For This Artist Duo, a Third Act: A Shrine to Oscar Wilde

The temple, which takes over the Russell Chapel at the Church of the Village on 13th Street from Sept. 11 to Dec. 2, will be an Aesthetic Movement–style shrine with paintings, sculptures and rows of chairs for worshipers amid faux-painted columns meant to resemble crumbling stone.

It will be available for weddings and other ceremonies, with proceeds going to the youth and family programs at the church’s neighbor across the street, the Lesbian, Gay, Bisexual & Transgender Community Center. The center collaborated on the project with the Church of the Village, and it was organized by the independent curator Alison Gingeras.

In his Bushwick studio last month, Mr. McGough, 59, excitedly showed off the temple components. “I always loved Oscar Wilde because he was a complete fop,” he said. “He’s the deity of the religion.”


McDermott & McGough’s “Reading Gaol” paintings, depicting scenes from Oscar Wilde’s life, will be part of the “Oscar Wilde Temple.”

Andrew White for The New York Times

Mr. McGough — robustly healthy these days and dressed in a natty cream-colored suit on a humid afternoon — was surrounded by eight gold-and-blue “Reading Gaol” paintings, named for the prison where Wilde did hard labor after being convicted of sodomy and “gross indecency.” They depict Wilde undergoing the Stations of the Cross, complete with gilded halo, in the style of a Victorian police gazette. In front of Mr. McGough was a smooth, four-foot-tall wooden sculpture of Wilde, the show’s centerpiece.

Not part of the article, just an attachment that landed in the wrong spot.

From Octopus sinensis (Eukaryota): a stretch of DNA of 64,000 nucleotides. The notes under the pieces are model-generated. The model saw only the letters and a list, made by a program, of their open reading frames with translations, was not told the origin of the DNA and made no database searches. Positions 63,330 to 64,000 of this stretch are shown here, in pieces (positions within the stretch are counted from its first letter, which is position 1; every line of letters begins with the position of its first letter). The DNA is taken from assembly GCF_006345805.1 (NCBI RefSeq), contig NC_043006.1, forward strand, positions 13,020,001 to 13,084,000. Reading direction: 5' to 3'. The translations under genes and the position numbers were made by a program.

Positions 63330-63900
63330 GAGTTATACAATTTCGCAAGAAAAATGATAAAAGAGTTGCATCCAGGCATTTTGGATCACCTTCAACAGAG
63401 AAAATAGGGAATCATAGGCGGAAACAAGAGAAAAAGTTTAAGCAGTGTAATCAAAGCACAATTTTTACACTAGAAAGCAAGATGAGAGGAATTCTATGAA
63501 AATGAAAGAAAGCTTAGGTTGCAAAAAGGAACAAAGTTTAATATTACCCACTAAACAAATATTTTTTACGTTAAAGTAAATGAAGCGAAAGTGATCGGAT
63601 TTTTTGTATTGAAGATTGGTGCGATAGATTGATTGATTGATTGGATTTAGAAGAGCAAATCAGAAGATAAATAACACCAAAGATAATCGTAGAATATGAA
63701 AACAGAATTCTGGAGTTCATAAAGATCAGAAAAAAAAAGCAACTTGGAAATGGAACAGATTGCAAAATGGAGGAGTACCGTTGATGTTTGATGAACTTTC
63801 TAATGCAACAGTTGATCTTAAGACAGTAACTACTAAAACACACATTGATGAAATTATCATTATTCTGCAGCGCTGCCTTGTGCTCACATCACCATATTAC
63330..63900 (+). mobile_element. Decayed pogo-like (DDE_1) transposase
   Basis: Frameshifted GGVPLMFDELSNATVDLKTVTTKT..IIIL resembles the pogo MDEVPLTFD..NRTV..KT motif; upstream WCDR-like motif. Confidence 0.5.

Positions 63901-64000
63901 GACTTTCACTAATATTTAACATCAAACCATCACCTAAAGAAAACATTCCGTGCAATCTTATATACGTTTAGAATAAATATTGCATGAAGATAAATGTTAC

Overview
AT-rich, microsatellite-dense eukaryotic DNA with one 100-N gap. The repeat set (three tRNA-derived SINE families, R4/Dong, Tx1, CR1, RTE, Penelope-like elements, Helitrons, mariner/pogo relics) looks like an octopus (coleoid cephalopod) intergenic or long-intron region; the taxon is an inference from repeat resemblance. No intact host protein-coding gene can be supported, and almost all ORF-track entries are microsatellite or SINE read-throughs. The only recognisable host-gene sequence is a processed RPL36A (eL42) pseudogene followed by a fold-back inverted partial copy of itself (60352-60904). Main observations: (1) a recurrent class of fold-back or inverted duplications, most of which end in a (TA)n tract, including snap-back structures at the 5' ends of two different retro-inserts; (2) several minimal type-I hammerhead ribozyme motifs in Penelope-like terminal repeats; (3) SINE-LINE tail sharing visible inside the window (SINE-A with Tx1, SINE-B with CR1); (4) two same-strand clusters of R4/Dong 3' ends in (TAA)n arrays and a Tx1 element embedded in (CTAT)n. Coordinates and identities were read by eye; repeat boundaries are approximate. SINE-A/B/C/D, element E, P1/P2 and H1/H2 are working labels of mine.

Also on view will be six “martyr paintings” depicting more recently persecuted figures including Brandon Teena, Harvey Milk and Alan Turing, and a side chapel dedicated to AIDS, with devotional candles and a mystical-looking painting called “Advent Infinite Divine Spirit.” The pulpit is an overturned soapbox.

The two artists have been talking about such a project for more than 20 years. “The idea has evolved and changed,” Mr. McDermott, 65, wrote in an email from Dublin. He added that for him, summoning Wilde represented a return to “civilization” after a 100-year decline.

Despite their ups and downs, the former couple still collaborate, and have shuttled back and forth among Ireland, England (where they are setting up a studio) and New York, where they are represented by the…

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